There comes a time in every Product Manager’s life when they face adversity and challenges above and beyond the day-to-day administrivia that we struggle with every day. And it’s in these moments, at these times, that we find out what we really believe in, and what we’re really willing to do to stand our ground and push through the barriers before us. This is especially true in organizations going through a transition period — whether it’s growth, changes in ownership or management, or even shifting patterns from front-loaded development practices toward more agile approaches to product development. And it’s not only our values that come to the front when these things happen — it’s the organization’s values that stand out — often in stark contrast to the espoused positions that sound good when things are going smoothly.
What is it that drives these vast differences in behavior, and what can we do to bring the two closer together, especially in times of struggle?
If you don’t stick to your values when they’re being tested, they’re not values—they’re hobbies.
– Jon Stewart, The Daily Show
There’s a psychological theory that accounts for this — it posits that we really have two existing theories about ourselves (or our organizations) at any given time: the “espoused theory” and the “theory in-use.” The basis for this theory is that we operate using mental models, and we have both aspirational models that we want to believe about ourselves and operational models that we resort to when challenged or executing an action. For example, an espoused model that we’re all familiar with is the executive with the “open door” policy, who invites everyone to come into their office at any time, to talk about anything at all. The operational model, however, is that they wind up with their doors closed 90% of the time because they’re too busy actually doing work to engage with people about administrative issues, questions, or other concerns of their employees. If you ask the manager about their availability, they’ll insist that they’re available, open, and willing to discuss anything at anytime with anyone. But if you watch what they actually do on a day-to-day basis, you’ll see that their actions are dismissive at worst, or that they’re simply too busy to engage at best.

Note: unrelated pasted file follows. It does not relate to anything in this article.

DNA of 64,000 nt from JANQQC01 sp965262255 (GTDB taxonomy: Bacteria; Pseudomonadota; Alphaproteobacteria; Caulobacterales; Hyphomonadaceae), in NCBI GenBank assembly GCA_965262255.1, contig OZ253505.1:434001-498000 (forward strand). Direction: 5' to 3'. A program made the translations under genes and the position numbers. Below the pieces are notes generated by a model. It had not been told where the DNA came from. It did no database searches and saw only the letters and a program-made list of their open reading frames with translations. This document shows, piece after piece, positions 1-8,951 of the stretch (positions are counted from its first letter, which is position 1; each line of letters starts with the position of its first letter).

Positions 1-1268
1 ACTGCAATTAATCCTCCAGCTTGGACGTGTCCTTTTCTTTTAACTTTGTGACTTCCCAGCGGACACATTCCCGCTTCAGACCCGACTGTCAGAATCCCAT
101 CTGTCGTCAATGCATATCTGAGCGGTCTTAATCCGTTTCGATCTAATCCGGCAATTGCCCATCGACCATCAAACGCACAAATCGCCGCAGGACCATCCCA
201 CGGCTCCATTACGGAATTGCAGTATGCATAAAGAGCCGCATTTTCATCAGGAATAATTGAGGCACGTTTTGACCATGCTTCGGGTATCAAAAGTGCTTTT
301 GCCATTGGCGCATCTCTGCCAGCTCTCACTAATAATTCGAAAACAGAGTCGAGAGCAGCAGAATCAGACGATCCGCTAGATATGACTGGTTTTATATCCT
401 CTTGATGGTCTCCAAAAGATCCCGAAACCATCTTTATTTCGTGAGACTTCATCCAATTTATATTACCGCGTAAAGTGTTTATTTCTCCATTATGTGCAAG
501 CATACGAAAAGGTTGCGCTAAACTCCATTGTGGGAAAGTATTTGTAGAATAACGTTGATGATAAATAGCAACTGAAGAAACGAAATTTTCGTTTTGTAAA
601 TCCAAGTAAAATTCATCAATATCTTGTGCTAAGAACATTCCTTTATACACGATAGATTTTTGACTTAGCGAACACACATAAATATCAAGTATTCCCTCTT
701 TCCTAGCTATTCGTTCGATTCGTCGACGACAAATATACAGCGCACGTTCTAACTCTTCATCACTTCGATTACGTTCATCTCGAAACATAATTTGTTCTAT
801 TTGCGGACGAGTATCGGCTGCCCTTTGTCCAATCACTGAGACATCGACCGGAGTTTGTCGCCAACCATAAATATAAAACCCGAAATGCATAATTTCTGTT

We can also see these patterns in organizations, especially those struggling with actual conversion from waterfall approaches to agile approaches. They’ve simply been working within the mental model of waterfall and big up-front requirements for so long that they revert to those patterns when it really matters. Sure, they’ll say that they want to be agile, that they want to deliver in smaller iterative increments, but when push comes to shove, and deadlines are looming, they fall into bad old behaviors looking for specs and requirements, and talking about “releases” rather than iterations. They want the “big drop” deep down inside, no matter what they say when they’re asked.
So what do we do about it? Call it when we see it!
There’s absolutely nothing that prevents people from making their espoused theories and theories in-use more convergent and complementary, but that only happens when you can help people to realize that they’re acting in a way that’s in opposition to their espoused theories. It’s about internalizing those values, making them your own and not just giving them lip service. You can help people to make values out of these espoused theories, but you first have to make people realize that they’re only hobbies right now. Then, demonstrate the value of following the espoused theories; demonstrate the pains of continuing to follow the theory in-use.
More often than not, people simply aren’t aware that they have these competing theories of the world; helping them to realize the difference between these two views of the world is the first step toward effecting real change in your organization. Be that provocateur!